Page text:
First letter is 'Hello' and Others are ['Geeks']
Last word is 'Welcome' and the words before is ['Hey', 'Geeks']

Python Class in Match Statement

We can also use Python classes for pattern matching using match case statements. This will help us manage our code easily, and the code will be easily readable in the case of a complex code structure.

from dataclasses import dataclass

class Hero:
    real_name: str
    reel_name: str
    hero_name: str

def class_in_match(data):
    match data:
        case Hero(real_name, reel_name, hero_name):
            print(f"{real_name} plays the character of {reel_name} and "
                  f"hero name is {hero_name}.")

        case Hero("Tobey Maguire", "Peter Parker", "SpiderMan"):
            print("Tobey Maguire plays the character of Peter Parker and "
                  "hero name is SpiderMan.")

obj1 = Hero("RDJ", "Tony Stark", "IronMan")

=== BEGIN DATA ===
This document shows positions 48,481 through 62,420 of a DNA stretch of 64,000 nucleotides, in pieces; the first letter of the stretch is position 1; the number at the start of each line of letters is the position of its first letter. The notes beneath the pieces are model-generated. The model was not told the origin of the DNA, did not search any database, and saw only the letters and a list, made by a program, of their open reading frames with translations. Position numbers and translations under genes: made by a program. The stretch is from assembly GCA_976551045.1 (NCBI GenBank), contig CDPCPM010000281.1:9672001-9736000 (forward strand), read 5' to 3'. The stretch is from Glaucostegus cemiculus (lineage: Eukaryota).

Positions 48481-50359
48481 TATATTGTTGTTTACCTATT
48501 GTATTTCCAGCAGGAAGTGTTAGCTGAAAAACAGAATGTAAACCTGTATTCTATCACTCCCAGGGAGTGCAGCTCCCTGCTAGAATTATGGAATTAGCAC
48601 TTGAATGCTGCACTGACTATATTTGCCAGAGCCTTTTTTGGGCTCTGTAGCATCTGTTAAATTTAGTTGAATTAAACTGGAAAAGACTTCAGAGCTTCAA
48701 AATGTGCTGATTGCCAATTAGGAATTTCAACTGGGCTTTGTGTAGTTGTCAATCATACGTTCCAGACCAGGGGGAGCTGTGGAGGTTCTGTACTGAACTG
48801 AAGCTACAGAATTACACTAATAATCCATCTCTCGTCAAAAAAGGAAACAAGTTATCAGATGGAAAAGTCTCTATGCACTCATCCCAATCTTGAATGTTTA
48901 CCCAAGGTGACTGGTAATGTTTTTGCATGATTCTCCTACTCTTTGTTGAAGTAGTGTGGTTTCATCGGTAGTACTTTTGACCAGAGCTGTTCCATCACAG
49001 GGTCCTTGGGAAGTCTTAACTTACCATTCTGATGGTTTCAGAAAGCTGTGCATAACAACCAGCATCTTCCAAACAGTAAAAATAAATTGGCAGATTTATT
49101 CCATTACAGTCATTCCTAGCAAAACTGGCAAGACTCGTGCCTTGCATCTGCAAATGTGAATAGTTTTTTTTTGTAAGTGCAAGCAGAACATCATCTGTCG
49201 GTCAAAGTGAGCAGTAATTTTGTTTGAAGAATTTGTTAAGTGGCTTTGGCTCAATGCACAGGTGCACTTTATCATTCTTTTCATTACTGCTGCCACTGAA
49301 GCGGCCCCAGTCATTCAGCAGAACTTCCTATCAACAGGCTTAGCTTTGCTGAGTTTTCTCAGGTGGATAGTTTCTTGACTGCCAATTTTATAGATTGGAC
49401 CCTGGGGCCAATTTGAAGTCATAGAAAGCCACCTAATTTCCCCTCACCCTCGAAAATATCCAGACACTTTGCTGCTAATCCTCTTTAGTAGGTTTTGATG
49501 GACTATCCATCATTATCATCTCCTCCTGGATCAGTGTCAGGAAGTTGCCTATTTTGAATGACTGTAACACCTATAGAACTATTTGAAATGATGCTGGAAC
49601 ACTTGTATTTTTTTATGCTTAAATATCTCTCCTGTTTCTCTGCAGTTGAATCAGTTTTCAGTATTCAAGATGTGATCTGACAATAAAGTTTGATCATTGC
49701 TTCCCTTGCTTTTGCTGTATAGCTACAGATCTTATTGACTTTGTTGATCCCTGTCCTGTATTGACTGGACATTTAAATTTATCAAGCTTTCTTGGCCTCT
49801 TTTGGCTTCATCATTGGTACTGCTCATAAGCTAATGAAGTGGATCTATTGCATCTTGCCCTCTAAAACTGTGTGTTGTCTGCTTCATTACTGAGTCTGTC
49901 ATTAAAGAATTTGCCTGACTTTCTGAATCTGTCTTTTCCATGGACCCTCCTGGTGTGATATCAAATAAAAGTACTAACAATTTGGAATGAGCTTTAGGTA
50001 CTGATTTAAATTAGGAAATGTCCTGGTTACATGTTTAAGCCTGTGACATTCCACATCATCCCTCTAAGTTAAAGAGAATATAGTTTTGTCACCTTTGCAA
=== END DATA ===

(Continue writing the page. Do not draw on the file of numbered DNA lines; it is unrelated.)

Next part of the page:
obj2 = Hero("Tobey Maguire", "Peter Parker", "SpiderMan")


In the above code, we used the dataclass and created our class Hero which has three arguments.

In the next code block, we created a function class_in_match that takes the data as an argument, then we started the match-case ladder where the condition is to match the data and in the first case block, we instantiated the class Hero and passed the required arguments. In the second case block, instead of passing arguments, we passed the values of the arguments.

Then we created the instance obj1 and obj2 for the class Hero and passed the values and then finally called the function class_in_match and passed the instance of the class.

RDJ plays the character of Tony Stark and hero name is IronMan.
Tobey Maguire plays the character of Peter Parker and hero name is SpiderMan.

For Loop with Match Case

Like we used to do in the traditional way where we run for loop and then specify conditions using the if-elif-else ladder to carry out the specific task. This time we'll see how to do it with the match-case statement.

seq = "GeekPython"

for i in seq:
    match i:
        case "y":
            print(f"The sequence has letter {i}")
        case "e":
            print(f"The sequence has letter {i}")
        case _:
            print(f"Other letter {i}")